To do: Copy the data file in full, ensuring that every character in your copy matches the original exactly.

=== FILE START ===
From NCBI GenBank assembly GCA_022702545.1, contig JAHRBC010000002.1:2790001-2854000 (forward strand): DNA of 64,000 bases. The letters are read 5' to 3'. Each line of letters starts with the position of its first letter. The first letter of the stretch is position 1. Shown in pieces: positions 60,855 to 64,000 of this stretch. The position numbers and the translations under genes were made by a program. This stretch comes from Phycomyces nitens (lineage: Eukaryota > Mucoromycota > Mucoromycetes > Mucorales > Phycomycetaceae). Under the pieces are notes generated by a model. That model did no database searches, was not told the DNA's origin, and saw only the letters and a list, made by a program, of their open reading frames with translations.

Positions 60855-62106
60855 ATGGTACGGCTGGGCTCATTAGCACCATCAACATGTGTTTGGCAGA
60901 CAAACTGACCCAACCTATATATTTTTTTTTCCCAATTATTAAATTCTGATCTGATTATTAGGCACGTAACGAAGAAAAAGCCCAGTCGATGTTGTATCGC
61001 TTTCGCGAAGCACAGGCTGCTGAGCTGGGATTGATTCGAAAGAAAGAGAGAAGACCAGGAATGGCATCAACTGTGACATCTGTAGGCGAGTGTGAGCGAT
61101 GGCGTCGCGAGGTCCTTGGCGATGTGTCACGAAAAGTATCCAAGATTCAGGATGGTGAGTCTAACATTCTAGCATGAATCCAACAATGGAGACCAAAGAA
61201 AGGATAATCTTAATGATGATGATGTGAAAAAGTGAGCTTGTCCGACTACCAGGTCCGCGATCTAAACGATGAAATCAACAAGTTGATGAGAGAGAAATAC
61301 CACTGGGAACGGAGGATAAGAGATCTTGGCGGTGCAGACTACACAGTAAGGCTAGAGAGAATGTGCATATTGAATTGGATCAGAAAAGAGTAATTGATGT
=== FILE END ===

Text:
From NCBI GenBank assembly GCA_022702545.1, contig JAHRBC010000002.1:2790001-2854000 (forward strand): DNA of 64,000 bases. The letters are read 5' to 3'. Each line of letters starts with the position of its first letter. The first letter of the stretch is position 1. Shown in pieces: positions 60,855 to 64,000 of this stretch. The position numbers and the translations under genes were made by a program. This stretch comes from Phycomyces nitens (lineage: Eukaryota > Mucoromycota > Mucoromycetes > Mucorales > Phycomycetaceae). Under the pieces are notes generated by a model. That model did no database searches, was not told the DNA's origin, and saw only the letters and a list, made by a program, of their open reading frames with translations.

Positions 60855-62106
60855 ATGGTACGGCTGGGCTCATTAGCACCATCAACATGTGTTTGGCAGA
60901 CAAACTGACCCAACCTATATATTTTTTTTTCCCAATTATTAAATTCTGATCTGATTATTAGGCACGTAACGAAGAAAAAGCCCAGTCGATGTTGTATCGC
61001 TTTCGCGAAGCACAGGCTGCTGAGCTGGGATTGATTCGAAAGAAAGAGAGAAGACCAGGAATGGCATCAACTGTGACATCTGTAGGCGAGTGTGAGCGAT
61101 GGCGTCGCGAGGTCCTTGGCGATGTGTCACGAAAAGTATCCAAGATTCAGGATGGTGAGTCTAACATTCTAGCATGAATCCAACAATGGAGACCAAAGAA
61201 AGGATAATCTTAATGATGATGATGTGAAAAAGTGAGCTTGTCCGACTACCAGGTCCGCGATCTAAACGATGAAATCAACAAGTTGATGAGAGAGAAATAC
61301 CACTGGGAACGGAGGATAAGAGATCTTGGCGGTGCAGACTACACAGTAAGGCTAGAGAGAATGTGCATATTGAATTGGATCAGAAAAGAGTAATTGATGT